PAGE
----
NEW YORK: Television is slowly slipping down the list of priority channels for US marketers as mobile and social attract more of their attention and spending, a new survey has shown.

Consulting firm Bain & Company polled more than 600 US marketers and found that while 57% today said TV featured in their top five channels for advertising expenditure, in three years' time only 50% would still hold that view, the Financial Times reported.

In the seven years it has been conducting this particular survey, this "marks the first time we have seen a decline in TV's appeal" according to Danny Hong, a partner at Bain's media practice.

In contrast, mobile is rapidly becoming an attractive option. Currently just 27% of marketers would classify it as one of their top five spending areas, but in three years' time the proportion jumps 20 percentage points to 47%.

Social is already in the top five for 60% of marketers but fully 75% will soon regard it as one of their top priority channels.

Online video too will grow in importance, with 23% seeing it as a vital channel in three years' time compared to 15% today.

Television will likely recoup some of the lost broadcast spending through networks' various digital properties but, as Hong pointed out, the price differentials involved do not work in their favour.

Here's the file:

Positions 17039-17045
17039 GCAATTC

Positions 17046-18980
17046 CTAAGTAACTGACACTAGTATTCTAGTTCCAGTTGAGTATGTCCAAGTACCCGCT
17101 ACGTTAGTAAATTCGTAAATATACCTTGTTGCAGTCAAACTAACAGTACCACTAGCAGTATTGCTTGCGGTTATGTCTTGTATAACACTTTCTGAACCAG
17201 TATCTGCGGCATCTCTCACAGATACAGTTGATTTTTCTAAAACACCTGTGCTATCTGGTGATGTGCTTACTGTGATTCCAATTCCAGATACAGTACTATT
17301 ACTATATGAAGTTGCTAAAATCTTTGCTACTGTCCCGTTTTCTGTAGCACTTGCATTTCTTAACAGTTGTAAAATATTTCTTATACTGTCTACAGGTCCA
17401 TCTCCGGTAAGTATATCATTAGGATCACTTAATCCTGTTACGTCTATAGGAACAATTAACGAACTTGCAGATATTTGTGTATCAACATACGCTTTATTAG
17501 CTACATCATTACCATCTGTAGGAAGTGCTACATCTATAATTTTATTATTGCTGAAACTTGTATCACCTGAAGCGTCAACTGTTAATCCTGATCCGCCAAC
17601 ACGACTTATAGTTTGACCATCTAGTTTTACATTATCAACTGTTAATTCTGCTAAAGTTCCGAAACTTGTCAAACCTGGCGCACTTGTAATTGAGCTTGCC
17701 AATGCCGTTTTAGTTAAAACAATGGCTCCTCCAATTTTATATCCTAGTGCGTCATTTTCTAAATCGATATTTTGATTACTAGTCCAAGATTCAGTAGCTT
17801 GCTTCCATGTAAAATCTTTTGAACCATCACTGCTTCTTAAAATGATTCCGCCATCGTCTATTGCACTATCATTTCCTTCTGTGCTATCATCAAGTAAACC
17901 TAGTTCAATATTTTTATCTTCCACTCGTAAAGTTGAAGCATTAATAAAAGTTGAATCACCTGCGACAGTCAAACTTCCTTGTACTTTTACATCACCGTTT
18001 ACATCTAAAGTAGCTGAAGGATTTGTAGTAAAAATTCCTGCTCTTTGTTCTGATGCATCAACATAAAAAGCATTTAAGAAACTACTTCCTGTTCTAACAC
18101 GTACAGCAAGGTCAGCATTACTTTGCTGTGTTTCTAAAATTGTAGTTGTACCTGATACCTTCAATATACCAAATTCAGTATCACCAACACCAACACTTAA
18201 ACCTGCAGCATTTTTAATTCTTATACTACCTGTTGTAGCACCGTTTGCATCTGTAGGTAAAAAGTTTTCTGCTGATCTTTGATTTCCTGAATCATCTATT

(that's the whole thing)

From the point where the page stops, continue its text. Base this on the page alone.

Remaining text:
"For a 5% decrease in TV ad revenue, a company would have to do 25 times that in online video" to make up the difference, he said. In effect, "You would need to create an entire new Hulu".

The reach that television offers is no longer such a draw when marketers consider the targeting options that digital can offer, as well as its greater ability to measure ROI and to engage audiences.

An indication of the sea change taking place came in anecdotal evidence about how marketers are allocating their budgets.

"For the first time some of our clients were suggesting that they were not just using their incremental budgets for digital advertising but consciously moving some of their TV money into digital," Hong said.

Data sourced from Financial Times; additional content by Warc staff